the baboons of the hill country," suggested another. "They
are as many as the leaves of the forest. They, too, hate the
Gomangani. They love to fight. They are very savage. Let us ask them
to accompany us. Then can we kill all the Gomangani in the jungle." He
rose and growled horribly, bristling his stiff hair.
"That is the way to talk," cried The Killer, "but we do not need the
baboons of the hill country. We are enough. It will take a long time
to fetch them. Meriem may be dead and eaten before we could free her.
Let us set out at once for the village of the Gomangani. If we travel
very fast it will not take long to reach it. Then, all at the same
time, we can charge into the village, growling and barking. The
Gomangani will be very frightened and will run away. While they are
gone we can seize Meriem and carry her off. We do not have to kill or
be killed--all that Korak wishes is his Meriem."
"We are too few," croaked the old ape again.
"Yes, we are too few," echoed others.
Korak could not persuade them. They would help him, gladly; but they
must do it in their own way and that meant enlisting the services of
their kinsmen and allies of the hill country. So Korak was forced to
give in. All he could do for the present was to urge them to haste,
and at his suggestion the king baboon with a dozen of his mightiest
bulls agreed to go to the hill country with Korak, leaving the balance
of the herd behind.
Once enlisted in the adventure the baboons became quite enthusiastic
about it. The delegation set off immediately. They traveled swiftly;
but the ape-man found no difficulty in keeping up with them. They made
a tremendous racket as they passed through the trees in an endeavor to
suggest to enemies in their front that a great herd was approaching,
for when the baboons travel in large numbers there is no jungle
creature who cares to molest them. When the nature of the country
required much travel upon the level, and the distance between trees was
great, they moved silently, knowing that the lion and the leopard would
not be fooled by noise when they could see plainly for themselves that
only a handful of baboons were on the trail.
For two days the party raced through the
And so the Colonial Office appointed John Clayton to a new post in British West Africa, but his confidential instructions centered on a thorough investigation of the unfair treatment of black British subjects by the officers of a friendly European power.Page 4
What reason could he give the officer commanding her majesty's.Page 13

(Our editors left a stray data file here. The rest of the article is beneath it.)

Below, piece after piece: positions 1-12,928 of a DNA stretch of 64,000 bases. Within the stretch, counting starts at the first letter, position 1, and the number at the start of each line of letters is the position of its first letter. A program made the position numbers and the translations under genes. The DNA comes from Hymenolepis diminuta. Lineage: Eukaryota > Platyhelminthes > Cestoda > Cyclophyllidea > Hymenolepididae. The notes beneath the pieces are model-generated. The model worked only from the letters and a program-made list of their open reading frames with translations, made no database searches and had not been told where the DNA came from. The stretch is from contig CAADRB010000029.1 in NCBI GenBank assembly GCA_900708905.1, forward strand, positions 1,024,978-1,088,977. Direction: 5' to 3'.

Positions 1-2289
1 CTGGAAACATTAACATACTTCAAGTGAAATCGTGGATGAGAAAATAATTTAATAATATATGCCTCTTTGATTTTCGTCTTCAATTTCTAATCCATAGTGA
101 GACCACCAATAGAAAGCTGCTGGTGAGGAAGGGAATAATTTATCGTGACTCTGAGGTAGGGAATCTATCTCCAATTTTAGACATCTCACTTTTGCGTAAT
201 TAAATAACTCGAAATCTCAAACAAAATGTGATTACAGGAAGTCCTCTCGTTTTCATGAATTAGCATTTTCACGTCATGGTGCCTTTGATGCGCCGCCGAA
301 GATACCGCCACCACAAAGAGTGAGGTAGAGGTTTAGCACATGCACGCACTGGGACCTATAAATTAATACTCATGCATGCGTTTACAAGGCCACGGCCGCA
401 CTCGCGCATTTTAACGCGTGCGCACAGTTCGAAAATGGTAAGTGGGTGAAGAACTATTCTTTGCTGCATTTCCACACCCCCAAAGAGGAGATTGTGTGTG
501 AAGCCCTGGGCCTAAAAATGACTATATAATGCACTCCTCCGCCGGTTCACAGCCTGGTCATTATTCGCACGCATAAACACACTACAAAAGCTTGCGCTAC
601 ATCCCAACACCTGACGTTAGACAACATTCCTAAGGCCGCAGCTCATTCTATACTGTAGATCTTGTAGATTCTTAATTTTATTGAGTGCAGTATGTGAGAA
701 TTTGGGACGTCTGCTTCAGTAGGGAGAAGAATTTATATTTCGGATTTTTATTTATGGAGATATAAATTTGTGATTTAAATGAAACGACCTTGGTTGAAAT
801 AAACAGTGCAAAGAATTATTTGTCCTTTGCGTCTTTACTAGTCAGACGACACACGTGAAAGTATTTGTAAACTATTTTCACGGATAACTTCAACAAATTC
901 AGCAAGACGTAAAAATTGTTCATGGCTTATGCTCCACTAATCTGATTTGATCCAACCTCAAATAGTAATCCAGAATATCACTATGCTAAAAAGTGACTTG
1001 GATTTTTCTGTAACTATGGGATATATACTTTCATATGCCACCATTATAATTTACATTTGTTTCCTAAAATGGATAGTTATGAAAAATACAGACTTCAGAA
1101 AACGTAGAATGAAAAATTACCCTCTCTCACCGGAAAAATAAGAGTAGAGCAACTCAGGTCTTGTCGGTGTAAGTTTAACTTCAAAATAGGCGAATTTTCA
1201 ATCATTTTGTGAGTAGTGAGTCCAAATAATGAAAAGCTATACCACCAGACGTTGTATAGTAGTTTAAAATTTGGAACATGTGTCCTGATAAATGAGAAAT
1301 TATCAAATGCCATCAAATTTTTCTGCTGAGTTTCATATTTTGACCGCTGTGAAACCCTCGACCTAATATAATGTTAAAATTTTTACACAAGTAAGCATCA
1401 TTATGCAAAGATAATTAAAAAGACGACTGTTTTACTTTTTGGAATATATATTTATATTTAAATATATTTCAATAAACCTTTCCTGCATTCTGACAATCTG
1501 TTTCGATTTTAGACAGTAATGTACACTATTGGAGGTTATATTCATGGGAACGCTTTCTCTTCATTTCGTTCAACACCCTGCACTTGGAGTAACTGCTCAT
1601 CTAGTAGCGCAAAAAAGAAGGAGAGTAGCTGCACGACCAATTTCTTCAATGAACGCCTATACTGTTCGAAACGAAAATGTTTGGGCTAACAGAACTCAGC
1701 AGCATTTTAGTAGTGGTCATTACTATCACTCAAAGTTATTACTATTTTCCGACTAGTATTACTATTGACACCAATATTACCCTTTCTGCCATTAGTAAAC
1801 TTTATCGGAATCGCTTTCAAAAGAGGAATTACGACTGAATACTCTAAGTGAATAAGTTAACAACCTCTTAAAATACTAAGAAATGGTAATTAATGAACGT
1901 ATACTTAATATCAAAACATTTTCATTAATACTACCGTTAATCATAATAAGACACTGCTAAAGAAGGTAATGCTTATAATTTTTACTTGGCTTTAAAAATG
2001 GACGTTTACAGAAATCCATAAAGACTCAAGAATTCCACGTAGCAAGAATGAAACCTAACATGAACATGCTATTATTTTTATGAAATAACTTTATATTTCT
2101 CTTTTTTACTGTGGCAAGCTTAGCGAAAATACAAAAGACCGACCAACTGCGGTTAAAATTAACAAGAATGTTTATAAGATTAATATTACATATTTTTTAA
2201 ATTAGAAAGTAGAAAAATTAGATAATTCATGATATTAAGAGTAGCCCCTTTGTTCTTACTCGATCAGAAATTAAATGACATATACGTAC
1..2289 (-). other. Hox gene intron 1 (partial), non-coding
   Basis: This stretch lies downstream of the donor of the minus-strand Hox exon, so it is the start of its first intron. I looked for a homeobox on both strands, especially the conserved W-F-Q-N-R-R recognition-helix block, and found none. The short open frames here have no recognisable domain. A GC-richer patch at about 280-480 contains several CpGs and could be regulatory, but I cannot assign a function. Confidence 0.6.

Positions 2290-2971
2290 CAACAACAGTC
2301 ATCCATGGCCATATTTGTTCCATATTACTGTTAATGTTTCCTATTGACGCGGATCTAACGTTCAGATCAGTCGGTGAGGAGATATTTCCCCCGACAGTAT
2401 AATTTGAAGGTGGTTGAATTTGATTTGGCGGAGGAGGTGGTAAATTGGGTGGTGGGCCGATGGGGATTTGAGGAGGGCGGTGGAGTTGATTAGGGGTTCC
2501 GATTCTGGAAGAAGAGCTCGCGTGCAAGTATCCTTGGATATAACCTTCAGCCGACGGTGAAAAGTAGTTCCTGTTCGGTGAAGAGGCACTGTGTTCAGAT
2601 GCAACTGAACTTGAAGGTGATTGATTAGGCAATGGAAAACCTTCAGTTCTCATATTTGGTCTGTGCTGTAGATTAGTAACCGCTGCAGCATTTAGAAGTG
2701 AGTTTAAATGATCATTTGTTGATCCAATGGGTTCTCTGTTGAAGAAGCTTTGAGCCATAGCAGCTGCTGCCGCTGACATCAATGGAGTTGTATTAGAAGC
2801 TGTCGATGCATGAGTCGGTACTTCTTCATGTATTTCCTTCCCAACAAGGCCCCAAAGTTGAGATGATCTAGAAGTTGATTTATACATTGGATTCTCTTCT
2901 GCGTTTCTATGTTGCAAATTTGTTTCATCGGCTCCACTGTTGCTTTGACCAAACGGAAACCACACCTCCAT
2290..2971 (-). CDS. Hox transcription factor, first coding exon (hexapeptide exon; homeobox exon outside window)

It were better that nature have her way in relieving these long-pent emotions, and it was many minutes before the girl--little more than a child she was--could again gain mastery of herself.Page 27
Yet such a boy! From early childhood he had used his hands.Page 32
If he could catch his fellow apes with his long arm of many grasses, why not Sabor, the lioness? It was the germ of a thought, which, however, was destined to mull around in his conscious and subconscious mind until it resulted in magnificent achievement.Page 49
For several months the tribe hovered near the beach where stood Tarzan's cabin, and his studies took up the greater portion of his time, but always when journeying through the forest he kept his rope in readiness, and many were the smaller animals that fell into the snare of the quick thrown noose.Page 53
Warily he stepped, his slender lance ever ready, his long oval shield firmly grasped in his left hand close to his sleek ebony body.Page 71
The man was too quick, and, ducking beneath it, himself delivered a mighty one, with clenched fist, in the pit of Kerchak's stomach.Page 75
Among the tribe he no longer had friends as of old.Page 80
Taking the body across his shoulder, he moved more slowly through the trees toward the little palisaded village, for he again needed arrows.Page 86
The act of the little rat-faced sailor in killing one of his comrades had aroused a strong dislike in Tarzan, and now that he saw him quarreling with the fine-looking young man his animosity was still further stirred.Page 90
Never in all his life had so fearful a sound smote upon his ears.Page 93
No, this could not be Tarzan of the Apes, for it was very evident that he was an utter stranger to English.Page 127
He took his woman in his arms and smothered her upturned, panting lips with kisses.Page 128
Since then Tarzan of the Apes had felt a warm, lithe form close pressed to his.Page 141
If one feigns death lions and lionesses are supposed to ignore one, according to Mr.Page 147
There was a question she wanted to ask, but it seemed almost sacrilegious.Page 148
He neither speaks nor understands any European tongue--and his ornaments and weapons are those of the West Coast savages.Page 153
Clayton," she said icily, "and I regret that I am not a man, that I might make it.Page 181
He handed the open book to the policeman.